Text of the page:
Food Business News - Sep 18, 2007 - (Page 1)

FoodBusinessNews ® September 18, 2007 NEWS, MARKETS AND ANALYSIS FOR THE FOOD PROCESSING INDUSTRY I.B.C. on life support? Judge overrules N.Y.C. calorie-posting initiative 12 R.-T.-D. coffee niche is growing 33 More than water 43 MARKET WATCH AP WIDE WORLD PHOTOS NEW YORK - Fast-food restaurants in New York City will not be required to post calorie information on their menus and boards, U.S. District Judge Richard J. Howell ruled. The city passed a resolution effective July 1, 2007, requiring restaurants that serve standardized portion sizes and that already made calorie information available voluntarily to post calorie information on menus. "We are encouraged by and appreciative of today's court decision," said Peter Kilgore, acting interim president and chief executive officer of the National Restaurant Association, Washington. "This decision highlights some of the flaws in the New York City Board of Health's regulation, which would have attempted to punish the Continued on Page 22 The judge's decision means many New York City restaurants are not mandated to post calorie information on menu boards. Chicago wheat futures (December 2007 contract monthly highs) per bus $10 $9.07 $8 Looking down the road $6 Freight costs continue to rise even as fuel prices moderate $4 $4.06 $2 Jan. April July Oct. Jan. April July 2006 2007 Wheat futures prices were at record highs last week. KANSAS CITY - Shipments of all types of freight by both truck and rail are down from a year ago, while costs to shippers and shipping companies continue to increase. "In general tonnage has been off this year for all types of transportation," said Bob Costello, chief economist for the American Trucking Association (A.T.A.). The latest A.T.A. truck tonnage index was down 2.6% from a year ago through July. Tonnage in July was in fact down 3.7% from July 2006, the index showed, although on a seasonally adjusted basis, July 2007 tonnage was up 0.3% from June. As with other parts of the economy, the slowdown in the housing market has had a significant impact on the trucking industry, the A.T.A. said. "The weakness in the residential construction market continues to have a disproportionately larger impact on truck tonnage than the number of loads transported," Mr. Costello said. "Construction freight on average weighs more than general freight." The actual number of "for hire" loads in the first half of 2007 was up 0.4% from Continued on Page 40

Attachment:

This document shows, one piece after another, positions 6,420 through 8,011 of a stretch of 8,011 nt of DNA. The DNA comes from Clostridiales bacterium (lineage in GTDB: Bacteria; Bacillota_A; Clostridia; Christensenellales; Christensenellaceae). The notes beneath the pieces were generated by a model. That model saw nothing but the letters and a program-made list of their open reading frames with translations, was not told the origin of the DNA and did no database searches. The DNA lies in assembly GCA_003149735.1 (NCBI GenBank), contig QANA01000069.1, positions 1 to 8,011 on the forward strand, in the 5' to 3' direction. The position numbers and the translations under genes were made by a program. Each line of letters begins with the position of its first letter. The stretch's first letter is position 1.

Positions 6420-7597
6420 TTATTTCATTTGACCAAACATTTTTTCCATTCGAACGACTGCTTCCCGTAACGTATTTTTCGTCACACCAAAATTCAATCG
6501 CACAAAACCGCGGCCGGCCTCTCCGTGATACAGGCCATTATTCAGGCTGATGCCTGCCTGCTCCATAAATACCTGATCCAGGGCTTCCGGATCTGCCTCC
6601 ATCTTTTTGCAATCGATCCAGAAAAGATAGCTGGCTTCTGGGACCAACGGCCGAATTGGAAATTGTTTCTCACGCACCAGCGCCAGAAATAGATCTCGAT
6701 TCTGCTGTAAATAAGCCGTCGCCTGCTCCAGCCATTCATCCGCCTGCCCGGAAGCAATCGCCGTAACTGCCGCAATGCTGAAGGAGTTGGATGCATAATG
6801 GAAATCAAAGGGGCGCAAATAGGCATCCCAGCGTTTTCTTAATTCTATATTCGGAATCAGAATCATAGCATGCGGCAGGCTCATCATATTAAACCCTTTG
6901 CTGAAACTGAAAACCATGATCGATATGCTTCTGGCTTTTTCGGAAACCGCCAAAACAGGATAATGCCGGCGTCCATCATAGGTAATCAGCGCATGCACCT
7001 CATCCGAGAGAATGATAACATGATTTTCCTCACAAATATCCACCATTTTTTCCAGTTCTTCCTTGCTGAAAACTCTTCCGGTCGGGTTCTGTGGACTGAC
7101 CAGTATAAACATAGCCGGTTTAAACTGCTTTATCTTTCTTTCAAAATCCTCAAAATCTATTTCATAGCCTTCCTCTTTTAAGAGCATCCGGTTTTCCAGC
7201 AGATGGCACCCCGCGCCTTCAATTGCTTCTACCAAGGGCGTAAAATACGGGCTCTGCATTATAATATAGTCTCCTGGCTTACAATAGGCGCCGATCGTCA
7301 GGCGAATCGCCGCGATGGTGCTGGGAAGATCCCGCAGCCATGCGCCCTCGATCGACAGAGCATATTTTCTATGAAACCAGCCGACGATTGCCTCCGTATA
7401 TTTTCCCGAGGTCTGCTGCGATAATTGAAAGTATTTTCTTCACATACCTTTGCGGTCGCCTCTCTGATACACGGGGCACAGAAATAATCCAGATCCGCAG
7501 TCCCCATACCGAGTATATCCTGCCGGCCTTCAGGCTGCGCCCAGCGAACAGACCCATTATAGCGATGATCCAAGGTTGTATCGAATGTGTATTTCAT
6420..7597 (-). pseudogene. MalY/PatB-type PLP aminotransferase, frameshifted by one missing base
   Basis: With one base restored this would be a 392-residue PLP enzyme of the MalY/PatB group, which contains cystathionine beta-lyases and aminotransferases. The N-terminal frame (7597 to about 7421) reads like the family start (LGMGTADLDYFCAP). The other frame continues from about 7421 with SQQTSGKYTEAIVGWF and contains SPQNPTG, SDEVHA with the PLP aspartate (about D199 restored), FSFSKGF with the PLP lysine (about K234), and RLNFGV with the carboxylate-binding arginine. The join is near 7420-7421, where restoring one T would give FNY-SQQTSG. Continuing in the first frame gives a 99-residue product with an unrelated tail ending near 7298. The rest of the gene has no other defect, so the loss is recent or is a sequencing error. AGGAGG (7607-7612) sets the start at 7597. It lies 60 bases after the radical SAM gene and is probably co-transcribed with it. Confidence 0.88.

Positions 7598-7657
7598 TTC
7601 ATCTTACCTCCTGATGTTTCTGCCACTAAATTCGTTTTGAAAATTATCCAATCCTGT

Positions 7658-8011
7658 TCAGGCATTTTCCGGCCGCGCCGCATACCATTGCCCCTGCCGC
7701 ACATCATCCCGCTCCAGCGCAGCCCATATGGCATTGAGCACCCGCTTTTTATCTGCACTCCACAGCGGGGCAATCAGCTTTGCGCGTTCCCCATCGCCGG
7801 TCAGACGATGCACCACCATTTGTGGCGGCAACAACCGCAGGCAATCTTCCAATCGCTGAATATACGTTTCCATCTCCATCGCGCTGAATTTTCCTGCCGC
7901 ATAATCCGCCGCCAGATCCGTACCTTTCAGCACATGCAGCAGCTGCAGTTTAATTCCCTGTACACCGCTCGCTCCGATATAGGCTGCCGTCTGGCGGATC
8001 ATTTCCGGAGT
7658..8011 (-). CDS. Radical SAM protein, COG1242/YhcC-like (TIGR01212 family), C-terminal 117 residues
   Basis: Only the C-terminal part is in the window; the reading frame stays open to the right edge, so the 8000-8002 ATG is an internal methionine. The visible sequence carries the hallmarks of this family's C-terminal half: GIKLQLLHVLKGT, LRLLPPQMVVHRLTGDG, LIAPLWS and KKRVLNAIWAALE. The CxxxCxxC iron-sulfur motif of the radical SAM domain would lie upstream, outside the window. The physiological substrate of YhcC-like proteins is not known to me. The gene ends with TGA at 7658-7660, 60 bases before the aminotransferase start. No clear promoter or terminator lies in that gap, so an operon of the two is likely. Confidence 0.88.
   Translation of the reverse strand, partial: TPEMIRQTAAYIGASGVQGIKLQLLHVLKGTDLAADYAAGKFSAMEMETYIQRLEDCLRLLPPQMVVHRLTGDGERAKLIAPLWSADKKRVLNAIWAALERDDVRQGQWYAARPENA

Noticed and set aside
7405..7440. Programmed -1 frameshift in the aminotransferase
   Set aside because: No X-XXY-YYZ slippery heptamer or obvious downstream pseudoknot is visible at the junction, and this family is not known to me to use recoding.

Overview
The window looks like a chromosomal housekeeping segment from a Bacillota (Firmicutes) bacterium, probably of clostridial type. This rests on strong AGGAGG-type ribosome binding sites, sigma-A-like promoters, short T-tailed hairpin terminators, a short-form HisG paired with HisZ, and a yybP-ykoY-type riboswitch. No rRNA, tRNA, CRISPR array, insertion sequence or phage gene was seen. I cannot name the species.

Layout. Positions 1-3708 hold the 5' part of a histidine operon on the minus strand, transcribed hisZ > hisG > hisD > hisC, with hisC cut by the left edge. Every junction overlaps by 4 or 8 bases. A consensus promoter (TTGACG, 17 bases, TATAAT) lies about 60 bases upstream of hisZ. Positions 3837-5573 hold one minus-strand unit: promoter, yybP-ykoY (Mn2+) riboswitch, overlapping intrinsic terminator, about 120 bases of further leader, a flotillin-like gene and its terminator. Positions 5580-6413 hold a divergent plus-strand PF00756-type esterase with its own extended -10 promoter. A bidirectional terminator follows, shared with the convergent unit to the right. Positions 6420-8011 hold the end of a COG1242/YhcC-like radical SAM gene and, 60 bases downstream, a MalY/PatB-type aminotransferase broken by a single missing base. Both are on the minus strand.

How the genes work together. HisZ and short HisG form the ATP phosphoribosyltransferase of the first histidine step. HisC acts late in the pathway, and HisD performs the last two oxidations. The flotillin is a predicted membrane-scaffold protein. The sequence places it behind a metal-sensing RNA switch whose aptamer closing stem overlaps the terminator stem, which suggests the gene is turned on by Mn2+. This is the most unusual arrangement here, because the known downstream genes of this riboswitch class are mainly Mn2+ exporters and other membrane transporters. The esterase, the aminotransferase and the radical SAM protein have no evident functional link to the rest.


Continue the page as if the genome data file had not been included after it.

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Food Business News - Sep 18, 2007